To mark World Earth Day it’s great to announce the second running of the Tune Into Nature Music Prize. The launch in 2020 saw 180 entries and resulted in the inaugural winner, I Eden by LYDIAH. The Oak Project is supporting the the prize this year and with a judging panel including musicians Martyn Ware, Sam Lee, Supriya Nagarajan and poet Zena Edwards we are in search for a piece of original music that tunes into nature – helping to highlight the need for a new relationship with nature and provide vital support for young creative practitioners.
The Tune Into Nature Music Prize is a strand of artistic programming by the Oak Project, a newly established partnership between Yorkshire Sculpture Park (YSP), the University of Derby and the Bronze Oak Project Ltd, a not-for-profit that promotes contact with the arts to create nature connection. The Oak Project is an initiative that aims to inspire and motivate public action for nature and climate through arts, culture and creativity.
The winning entry will receive a £500 grant to support their work and also benefit from a free professional remix produced by award-winning songwriter and producer Martyn Ware, Principal of Tileyard Education. They will also be invited to perform at Timber, the International Forest Festival, in 2022 – last year’s winner LYDIAH will perform at the 2021 festival. In addition, two further selected entrants will each benefit from a £250 grant.
The Nature Connectedness Research Group at the University of Derby has found that the connection between young people and nature dips during teenage years and takes more than a decade to recover. Research also shows that references to nature in contemporary music have decreased consistently since the 1950s. This matters as a close connection with nature helps both the wellbeing of people and our planet, as people who are tuned into nature are more likely to care for it.
As highlighted in the recent pandemic, the human relationship with the rest of nature is essential for our wellbeing, yet the climate and environment emergencies show that the human relationship with the rest of nature is broken. Nature means less and less in our lives and is disappearing as a reference in our music. We need, now more than ever, a new and more connected relationship with nature and music is a great way to celebrate nature and it’s essential role in our lives.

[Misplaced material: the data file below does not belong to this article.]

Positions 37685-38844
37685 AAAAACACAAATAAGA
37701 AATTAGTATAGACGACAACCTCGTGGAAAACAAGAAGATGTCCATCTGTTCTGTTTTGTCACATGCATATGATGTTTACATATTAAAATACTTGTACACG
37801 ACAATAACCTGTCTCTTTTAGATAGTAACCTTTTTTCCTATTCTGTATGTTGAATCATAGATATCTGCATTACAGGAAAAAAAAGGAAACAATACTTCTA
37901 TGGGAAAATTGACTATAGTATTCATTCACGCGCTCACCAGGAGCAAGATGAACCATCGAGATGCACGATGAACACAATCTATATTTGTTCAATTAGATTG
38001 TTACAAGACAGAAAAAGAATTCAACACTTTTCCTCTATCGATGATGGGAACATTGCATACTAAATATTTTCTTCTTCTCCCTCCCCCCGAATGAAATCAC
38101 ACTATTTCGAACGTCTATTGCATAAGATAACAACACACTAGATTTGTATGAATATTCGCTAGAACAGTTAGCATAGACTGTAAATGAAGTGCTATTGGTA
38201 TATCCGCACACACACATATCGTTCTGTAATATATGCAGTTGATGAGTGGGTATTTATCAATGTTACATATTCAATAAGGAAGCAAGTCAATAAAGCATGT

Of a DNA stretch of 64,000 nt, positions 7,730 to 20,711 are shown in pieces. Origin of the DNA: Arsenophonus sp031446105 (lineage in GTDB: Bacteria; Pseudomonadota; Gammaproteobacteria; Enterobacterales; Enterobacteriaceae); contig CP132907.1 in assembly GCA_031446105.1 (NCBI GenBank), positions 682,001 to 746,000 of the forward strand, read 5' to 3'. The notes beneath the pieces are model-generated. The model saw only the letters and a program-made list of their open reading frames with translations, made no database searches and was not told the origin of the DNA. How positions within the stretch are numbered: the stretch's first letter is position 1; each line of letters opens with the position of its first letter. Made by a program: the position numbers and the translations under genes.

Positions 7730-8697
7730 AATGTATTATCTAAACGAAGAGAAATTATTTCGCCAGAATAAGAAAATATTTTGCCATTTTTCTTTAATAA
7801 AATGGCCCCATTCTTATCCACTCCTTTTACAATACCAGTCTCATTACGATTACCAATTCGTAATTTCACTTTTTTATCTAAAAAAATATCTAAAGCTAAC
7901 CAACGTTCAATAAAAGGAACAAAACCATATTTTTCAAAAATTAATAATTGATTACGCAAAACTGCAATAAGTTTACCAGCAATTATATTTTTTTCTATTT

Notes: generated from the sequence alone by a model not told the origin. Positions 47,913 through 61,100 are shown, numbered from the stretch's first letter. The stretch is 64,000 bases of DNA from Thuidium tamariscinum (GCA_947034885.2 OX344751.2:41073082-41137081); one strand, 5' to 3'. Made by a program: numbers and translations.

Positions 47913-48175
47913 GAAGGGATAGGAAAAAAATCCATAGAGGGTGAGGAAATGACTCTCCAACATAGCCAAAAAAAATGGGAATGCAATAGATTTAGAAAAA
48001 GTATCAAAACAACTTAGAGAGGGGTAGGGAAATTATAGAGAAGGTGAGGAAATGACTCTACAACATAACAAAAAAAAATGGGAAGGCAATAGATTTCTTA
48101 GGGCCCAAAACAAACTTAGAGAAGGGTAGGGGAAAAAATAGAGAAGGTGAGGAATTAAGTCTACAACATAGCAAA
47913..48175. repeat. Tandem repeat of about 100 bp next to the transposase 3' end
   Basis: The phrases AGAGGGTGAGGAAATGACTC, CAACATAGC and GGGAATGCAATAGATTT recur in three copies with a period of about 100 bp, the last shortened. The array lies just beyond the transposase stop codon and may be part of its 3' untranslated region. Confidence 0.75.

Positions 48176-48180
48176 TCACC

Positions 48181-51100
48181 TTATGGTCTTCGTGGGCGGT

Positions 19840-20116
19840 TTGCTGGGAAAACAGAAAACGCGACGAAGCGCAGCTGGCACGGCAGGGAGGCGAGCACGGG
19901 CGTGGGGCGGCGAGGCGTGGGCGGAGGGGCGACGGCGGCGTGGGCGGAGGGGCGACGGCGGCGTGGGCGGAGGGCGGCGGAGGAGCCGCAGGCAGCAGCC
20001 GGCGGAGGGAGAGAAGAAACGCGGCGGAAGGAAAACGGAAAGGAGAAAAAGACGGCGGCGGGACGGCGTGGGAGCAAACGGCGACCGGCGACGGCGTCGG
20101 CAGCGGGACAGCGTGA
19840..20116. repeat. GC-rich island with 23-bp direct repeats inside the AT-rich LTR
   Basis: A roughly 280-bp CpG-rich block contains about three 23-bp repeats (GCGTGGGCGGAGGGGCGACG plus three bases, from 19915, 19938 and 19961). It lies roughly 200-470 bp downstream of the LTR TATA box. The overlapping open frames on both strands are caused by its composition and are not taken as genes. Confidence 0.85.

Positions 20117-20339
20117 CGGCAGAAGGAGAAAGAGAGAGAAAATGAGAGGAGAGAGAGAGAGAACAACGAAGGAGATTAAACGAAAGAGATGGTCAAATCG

The competition is open to anyone aged 16-29 and resident in the UK. The track should not be longer than six minutes, contain lyrics and, this year, spoken word entries are welcome to be submitted to the prize. Applications close on 30 July 2021.
The idea is simple: To tune in and celebrate nature.
For inspiration – research shows that a closer, healthier and more sustainable relationship with nature comes through tuning into nature, noticing it, finding beauty, joy, calm, meaning and compassion. Further details and how to enter can be found at www.ysp.org.uk/tune-into-nature-music-prize
For some further inspiration, here’s some of my favourite classics and more recent tracks (and as a playlist) that are tuned into nature through the pathways to nature connectedness: senses, beauty, emotion, meaning and compassion:
- Stevie Wonder – Summer Soft
- Cosmo Sheldrake – Cuckoo
- Anamanaguchi – Flora Fauna
- Bill Callahan – Jim Cain
- Martyn Bennett – Blackbird or Swallowtail or Peewits or many others
- Marvin Gaye – Mercy Mercy Me (The Ecology)
- Concept Of Thought – Misty Blue ft. Daisy Drage
- Nina Simone – Feeling Good
- Childish Gambino – Feels like Summer
- OneRepublic – Truth to Power
- Gil Scott-Heron – I Think I’ll Call It Morning
- Johnny Flynn – Queen Bee
- Kool & the Gang – Summer Madness
- Joe Corfield – Wildflower
- Jo Hamilton – Think of Me
- Xavier Rudd – Follow The Sun
- Rufus Thomas – Funky Bird
- Jon Hopkins – Autumn Hill
- The Beatles – Here Comes the Sun
- Rachel Unthank & The Winterset – Blackbird
- Simon & Garfunkel – April Come She Will
- Nick Mulvey – In Your Hands
- The Mutton Birds – Nature
- Louis Armstrong – What A Wonderful World
I’m looking forward to listening to the entries later in the summer.